The National Ecosystem: Radical Right and Biodiversity
The national ecosystem must be preserved and remain pure — free from those who do not belong.
While the significance of preserving and caring for the natural environment in radical-right thought might surprise some, it is thoroughly rooted in the importance some of these actors attach to the space in which the Volk is supposed to flourish. In this context, biodiversity is connected to care for the national ecosystem and a wider program put forward by the radical right and especially its extreme-right fringe.
Significance attached to biodiversity by the radical right is of course not a recent development. For example, it is visible in contributions by the French and German New Right during the 1980s. More recently, Alain de Benoist and Charles Champetier have argued for an “integral ecology” which views nature “as a partner and not as an adversary or object. This does not diminish the unique importance of mankind, but it does deny to man his exclusive position that Christianity and classical humanism had assigned him. Economic hubris and Promethean technology must be held in check by a sense of balance and harmony. A worldwide effort must be undertaken to establishing binding norms and guidelines for the preservation of biodiversity.”
Biodiversity is thus to be protected against the onslaught of all that, in their view, spawns from liberalism — “the main enemy.” Besides individualism, the two authors identify the “economic impulse,” the “commercialisation of social life” as the key element — and it is opposition to the latter which has long been a pillar of the extreme end of the radical-right spectrum. Indeed, warnings against “disdainful” materialism echo through such actors’ communication since the 19th century, warnings which present such materialism as the ultimate danger to communal and spiritual depth, to racial and cultural “sustainability.”
Such a critique is also visible in wide parts of the radical right’s attitude toward the natural environment, namely in how these actors defend the richness and diversity of the national flora and fauna against this materialism. In this view, ecosystems, with their specific biodiversity settings, are relatively stable units. They host an established variety of animals and plants, and reducing this diversity or introducing something into the system endangers the existing balance. Thus, instead of dynamism and change, particular ecosystems have to be conserved and protected. Amongst others, the following three green themes underlie this defense.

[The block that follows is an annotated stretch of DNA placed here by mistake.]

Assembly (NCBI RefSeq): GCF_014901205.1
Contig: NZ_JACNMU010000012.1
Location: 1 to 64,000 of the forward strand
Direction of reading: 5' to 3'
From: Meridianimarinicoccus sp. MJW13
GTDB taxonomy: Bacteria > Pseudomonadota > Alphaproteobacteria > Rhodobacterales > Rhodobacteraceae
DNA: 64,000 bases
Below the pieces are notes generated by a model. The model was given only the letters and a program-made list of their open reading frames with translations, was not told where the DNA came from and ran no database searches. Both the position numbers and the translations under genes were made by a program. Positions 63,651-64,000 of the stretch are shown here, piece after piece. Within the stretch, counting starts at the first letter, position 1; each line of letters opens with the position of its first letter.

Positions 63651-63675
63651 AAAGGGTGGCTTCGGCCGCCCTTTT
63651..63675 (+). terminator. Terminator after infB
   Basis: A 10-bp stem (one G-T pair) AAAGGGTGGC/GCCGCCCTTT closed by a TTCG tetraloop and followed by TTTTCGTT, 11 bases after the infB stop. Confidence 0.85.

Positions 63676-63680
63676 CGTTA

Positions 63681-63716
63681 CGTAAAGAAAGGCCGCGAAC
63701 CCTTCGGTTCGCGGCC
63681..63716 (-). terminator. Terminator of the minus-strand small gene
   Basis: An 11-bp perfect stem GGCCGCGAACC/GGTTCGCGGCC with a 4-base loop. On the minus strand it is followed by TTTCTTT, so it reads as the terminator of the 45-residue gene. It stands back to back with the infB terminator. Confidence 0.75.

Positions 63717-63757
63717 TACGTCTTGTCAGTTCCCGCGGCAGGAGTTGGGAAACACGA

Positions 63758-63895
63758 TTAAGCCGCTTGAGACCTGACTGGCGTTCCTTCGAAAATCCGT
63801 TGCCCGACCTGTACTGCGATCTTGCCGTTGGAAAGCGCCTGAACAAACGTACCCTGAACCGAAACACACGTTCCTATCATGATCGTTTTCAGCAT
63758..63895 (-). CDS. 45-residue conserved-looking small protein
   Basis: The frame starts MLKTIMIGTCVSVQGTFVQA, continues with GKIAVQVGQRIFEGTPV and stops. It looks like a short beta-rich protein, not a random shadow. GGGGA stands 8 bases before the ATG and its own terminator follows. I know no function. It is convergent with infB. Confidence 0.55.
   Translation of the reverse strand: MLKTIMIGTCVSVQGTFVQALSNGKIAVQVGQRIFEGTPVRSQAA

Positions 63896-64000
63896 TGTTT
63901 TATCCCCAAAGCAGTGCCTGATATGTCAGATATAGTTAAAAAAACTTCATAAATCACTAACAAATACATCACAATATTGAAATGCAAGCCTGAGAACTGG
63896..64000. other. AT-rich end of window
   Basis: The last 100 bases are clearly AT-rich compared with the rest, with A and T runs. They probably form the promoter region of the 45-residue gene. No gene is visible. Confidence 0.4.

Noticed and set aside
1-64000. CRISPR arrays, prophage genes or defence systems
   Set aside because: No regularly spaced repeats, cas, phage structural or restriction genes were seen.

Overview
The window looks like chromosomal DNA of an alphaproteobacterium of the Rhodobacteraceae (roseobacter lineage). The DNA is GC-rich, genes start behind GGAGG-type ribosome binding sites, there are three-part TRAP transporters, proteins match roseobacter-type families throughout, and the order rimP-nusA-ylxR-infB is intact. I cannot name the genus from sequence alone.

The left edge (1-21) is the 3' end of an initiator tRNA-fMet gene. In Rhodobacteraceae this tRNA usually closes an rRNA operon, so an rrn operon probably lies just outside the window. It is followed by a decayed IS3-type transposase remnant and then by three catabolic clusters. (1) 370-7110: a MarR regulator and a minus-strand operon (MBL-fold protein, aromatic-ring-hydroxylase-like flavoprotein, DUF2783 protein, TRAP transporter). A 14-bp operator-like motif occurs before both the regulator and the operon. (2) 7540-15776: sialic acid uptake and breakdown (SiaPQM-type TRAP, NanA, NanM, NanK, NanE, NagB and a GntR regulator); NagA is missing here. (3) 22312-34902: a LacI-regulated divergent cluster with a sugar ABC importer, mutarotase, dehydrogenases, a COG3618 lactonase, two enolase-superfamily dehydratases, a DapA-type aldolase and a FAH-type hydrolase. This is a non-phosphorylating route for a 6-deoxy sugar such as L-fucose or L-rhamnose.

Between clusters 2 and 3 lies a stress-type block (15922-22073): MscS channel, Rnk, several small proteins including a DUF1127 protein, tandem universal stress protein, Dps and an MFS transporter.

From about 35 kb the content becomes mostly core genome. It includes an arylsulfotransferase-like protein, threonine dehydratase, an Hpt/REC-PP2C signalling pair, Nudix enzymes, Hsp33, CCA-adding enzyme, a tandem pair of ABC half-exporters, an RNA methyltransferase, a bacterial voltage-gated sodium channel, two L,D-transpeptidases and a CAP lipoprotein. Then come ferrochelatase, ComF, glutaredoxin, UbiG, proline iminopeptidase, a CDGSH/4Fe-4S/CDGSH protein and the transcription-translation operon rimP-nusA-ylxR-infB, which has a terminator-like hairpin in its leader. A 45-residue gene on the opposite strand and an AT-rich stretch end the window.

First, those within the radical right who are seriously concerned about the natural environment point explicitly to human activity as being responsible for threats to national biodiversity. That is, there is no neoliberal, environmental skepticism. Instead, dangers to the ecosystem come from, for example, the industrialization of agriculture; urban sprawl; the push for renewable energy sources like biofuels that leads to the destruction of rainforests abroad and the cultivation of monocultures at home; and genetically modified organisms; as well as urbanization and the lack of animal bridges.
Second, such discussions of biodiversity give rise to a critique of capital’s focus on exchange value that enables abstract equality as well as the leveling of difference. For example, the alleged tendency toward standardization and uniformity motivates criticism of modern, industrial agriculture that results in uniform monocultures. However, it is not just agrobusiness that is criticized, but also everyday practices, possibly “our” own. This is visible, as per German extreme-right ecological quarterly Umwelt & Aktiv (Environment & Active), when “a trend toward modernity, toward [the] sterile and boring” is identified in the context of contemporary gardening.
Third, there is a belief that the natural environment has intrinsic value that goes beyond economic value. For example, Umwelt & Aktiv celebrates the European wild apple for its benefits, speaking of the species’ “almost entirely ecological importance” (for bees and as a nesting site) while acknowledging its limited economic value, something which makes the tree “nevertheless or exactly therefore worth protecting.”